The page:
The YiZhan/JJRC Tarantula X6 is an affordable brushed quadcopter suitable for fun flying. The quadcopter has a camera port but the stock camera (comes in two versions, 2MP and 5MP both non-FPV capable) leaves a lot to be desired. As I already had the JJRC v686g quadcopter, the possibility to use it’s 2MP FPV camera with the Tarantula came in mind.
Looking at the camera socket on the Tarantula it is clear that it is exactly the same with the v686g FPV socket. Since the Tarantula X6 is a 7.4V platform and the v686g a 3.7V one, one cannot simply connect the v686g FPV camera to the Tarantula. Inspecting the Tarantula board and by using a voltmeter, it was possible to discover how the camera port worked.
The Tarantula X6 – like the v686g – port has 4 pins:
- Power line (+5V)
- Ground line
- Video trigger line (has a constant value below 3.2V and drops to GND for 0.5sec when the user presses the video button on the TX)
- Photo trigger line (same operation like the video trigger line)
The v686g port has the same 4 pins but with a crucial difference: the power line is 3.85V with a fully charged battery. This means that it is not safe to operate the camera over that value and there were reports from other who fried their v686g FPV camera by directly connecting it to the Tarantula. The solution to this problem is to use a power regulator in order to step-down the power to 3.85V. Besides the small regulator board, you will also need some spare 4-pin JST cables and connectors.
The regulator ‘sits’ between the Tarantula camera port output and the v686 FPV camera input. To adjust the output voltage from the regulator, you simply connect the IN+/IN- lines to the Tarantula camera port (use a 4-pin JST cable for that) and the OUT+/OUT- lines to your voltmeter. Power on the Tarantula and use a small screwdriver to adjust the potentiometer on the regulator board until the output voltage is +3.85V.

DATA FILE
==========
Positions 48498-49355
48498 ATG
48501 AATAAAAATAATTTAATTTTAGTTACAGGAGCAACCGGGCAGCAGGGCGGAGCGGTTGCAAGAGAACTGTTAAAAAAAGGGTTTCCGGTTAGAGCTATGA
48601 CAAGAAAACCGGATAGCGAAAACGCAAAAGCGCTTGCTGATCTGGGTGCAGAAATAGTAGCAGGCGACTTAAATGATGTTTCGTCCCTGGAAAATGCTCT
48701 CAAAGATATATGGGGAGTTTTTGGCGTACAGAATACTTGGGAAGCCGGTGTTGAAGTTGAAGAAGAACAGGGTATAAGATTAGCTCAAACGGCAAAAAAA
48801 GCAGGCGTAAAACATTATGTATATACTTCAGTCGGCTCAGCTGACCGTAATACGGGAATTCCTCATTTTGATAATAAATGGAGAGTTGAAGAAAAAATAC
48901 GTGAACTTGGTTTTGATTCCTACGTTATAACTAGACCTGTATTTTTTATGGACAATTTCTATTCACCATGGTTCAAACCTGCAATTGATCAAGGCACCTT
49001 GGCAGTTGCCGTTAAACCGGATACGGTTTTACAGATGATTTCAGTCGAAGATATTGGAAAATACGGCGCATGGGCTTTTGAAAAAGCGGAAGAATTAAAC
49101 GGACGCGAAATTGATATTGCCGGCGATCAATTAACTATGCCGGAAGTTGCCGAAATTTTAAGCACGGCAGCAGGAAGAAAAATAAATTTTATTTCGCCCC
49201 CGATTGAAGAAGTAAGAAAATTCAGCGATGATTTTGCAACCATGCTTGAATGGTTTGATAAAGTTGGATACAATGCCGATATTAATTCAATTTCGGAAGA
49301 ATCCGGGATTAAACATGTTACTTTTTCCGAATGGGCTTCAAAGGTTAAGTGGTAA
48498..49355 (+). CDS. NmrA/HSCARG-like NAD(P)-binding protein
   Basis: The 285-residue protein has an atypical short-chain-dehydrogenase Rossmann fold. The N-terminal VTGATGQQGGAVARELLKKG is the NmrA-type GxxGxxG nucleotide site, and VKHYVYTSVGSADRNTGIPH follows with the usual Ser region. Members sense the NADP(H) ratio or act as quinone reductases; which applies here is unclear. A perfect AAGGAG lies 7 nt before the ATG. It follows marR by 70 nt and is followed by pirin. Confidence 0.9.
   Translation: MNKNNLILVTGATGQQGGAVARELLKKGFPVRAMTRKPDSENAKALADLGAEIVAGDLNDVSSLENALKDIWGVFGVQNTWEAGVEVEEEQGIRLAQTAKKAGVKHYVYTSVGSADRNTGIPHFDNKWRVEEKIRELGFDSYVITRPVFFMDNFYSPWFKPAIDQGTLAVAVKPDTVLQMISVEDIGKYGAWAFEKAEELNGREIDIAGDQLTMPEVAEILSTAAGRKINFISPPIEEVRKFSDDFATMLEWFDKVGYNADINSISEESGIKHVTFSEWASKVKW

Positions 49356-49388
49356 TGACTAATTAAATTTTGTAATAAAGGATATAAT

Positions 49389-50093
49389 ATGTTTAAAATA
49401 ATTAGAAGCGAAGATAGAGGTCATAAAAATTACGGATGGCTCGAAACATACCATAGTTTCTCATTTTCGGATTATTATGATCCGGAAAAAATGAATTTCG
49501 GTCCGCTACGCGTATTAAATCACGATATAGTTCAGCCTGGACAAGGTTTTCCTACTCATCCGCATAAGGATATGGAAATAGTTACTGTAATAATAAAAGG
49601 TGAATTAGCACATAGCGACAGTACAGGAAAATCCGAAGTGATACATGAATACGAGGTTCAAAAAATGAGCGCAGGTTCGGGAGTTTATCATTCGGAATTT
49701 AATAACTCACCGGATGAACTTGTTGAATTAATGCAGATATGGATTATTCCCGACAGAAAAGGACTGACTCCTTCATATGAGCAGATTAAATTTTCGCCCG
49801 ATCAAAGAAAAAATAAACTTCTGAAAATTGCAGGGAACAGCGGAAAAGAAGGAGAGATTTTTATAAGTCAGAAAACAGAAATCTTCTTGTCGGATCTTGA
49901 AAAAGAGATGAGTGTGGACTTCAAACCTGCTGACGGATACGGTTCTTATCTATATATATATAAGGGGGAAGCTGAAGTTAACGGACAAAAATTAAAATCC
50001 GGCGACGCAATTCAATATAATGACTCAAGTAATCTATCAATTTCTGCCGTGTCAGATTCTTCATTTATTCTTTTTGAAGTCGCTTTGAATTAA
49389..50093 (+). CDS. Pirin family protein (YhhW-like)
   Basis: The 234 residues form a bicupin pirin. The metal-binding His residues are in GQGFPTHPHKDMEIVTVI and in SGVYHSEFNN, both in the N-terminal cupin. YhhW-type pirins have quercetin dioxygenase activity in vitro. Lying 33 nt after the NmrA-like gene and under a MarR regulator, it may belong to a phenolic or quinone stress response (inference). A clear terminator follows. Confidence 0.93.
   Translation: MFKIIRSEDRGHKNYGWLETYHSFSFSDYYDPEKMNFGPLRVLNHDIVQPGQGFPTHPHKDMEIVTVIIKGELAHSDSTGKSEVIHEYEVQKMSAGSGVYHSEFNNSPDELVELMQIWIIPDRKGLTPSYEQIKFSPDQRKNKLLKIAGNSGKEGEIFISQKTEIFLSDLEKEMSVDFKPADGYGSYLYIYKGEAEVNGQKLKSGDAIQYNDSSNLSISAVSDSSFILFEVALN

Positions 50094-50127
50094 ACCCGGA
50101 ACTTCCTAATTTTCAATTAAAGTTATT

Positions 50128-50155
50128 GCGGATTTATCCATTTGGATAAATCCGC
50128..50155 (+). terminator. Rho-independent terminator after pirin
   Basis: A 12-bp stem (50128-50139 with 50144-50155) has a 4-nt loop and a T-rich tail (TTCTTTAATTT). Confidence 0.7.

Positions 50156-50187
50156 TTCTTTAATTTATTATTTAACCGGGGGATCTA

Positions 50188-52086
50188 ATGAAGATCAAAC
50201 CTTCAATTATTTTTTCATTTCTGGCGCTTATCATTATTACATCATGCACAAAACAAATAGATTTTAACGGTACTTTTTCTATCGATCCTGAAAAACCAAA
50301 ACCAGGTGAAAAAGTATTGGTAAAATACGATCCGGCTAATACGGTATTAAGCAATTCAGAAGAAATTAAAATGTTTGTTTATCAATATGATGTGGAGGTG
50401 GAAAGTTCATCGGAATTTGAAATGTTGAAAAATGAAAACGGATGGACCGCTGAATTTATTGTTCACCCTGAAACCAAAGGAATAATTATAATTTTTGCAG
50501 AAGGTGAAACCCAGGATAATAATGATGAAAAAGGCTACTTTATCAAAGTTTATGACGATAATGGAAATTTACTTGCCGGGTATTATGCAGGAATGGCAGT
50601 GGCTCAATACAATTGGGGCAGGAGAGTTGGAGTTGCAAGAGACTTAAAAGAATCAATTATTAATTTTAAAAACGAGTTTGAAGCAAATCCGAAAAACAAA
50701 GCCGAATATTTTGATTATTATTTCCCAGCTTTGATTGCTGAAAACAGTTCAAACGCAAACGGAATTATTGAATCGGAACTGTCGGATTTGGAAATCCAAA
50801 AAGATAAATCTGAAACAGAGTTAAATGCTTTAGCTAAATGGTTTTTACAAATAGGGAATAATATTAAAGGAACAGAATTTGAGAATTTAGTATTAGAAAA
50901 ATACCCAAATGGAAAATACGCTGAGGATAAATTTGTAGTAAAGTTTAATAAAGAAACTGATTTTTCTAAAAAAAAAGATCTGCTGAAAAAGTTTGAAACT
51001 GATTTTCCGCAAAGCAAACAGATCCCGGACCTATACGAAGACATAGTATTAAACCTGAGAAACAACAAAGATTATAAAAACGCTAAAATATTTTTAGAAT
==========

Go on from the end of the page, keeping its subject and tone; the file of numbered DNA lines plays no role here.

The following two pictures show how to connect the +5V power and GND lines from the Tarantula to the regulator and from the regulator output to the v686 power and GND lines.
The following picture shows how the Tarantula camera port pins are mapped to the v686g FPV camera input pins. Pay close attention to the cable colours as outlined in the embedded picture box in the lower left side of the picture.
After checking the connections thoroughly, it is time to power up the Tarantula and test if everything works as expected: you should be able to view live video on the FPV monitor and trigger video/picture recording from the TX.
The next thing to do is to mod the Tarantula battery cover so that it would be possible to mount the v686g FPV camera on it. As I wanted to use the FPV camera on both quadcopters, it is essential that there should be no changes to the camera itself otherwise it would not be possible to mount it on the v686g. The easiest and more safe thing to do was to use a screw on the Tarantula battery cover as a latch for the front mount “claw” on the v686g camera. As there were no plans to install the “official” Tarantula camera on the battery bay, I was free to cut anything deemed unnecessary on the battery cover. Using a metal paper clip, it is possible to create a mount point for the back “claw” of the v686g FPV camera. The whole setup was secured by using small pieces of Velcro tape.
And here is the complete assembly.
The v686g FPV monitor was mounted on the Tarantula TX as shown in this picture.
The following videos were taken using the v686g FPV camera on the Tarantula X6 (test flights inside, outside and at night).
Testing the v686g camera inside
Testing the v686g camera outside
Testing the v686g camera at night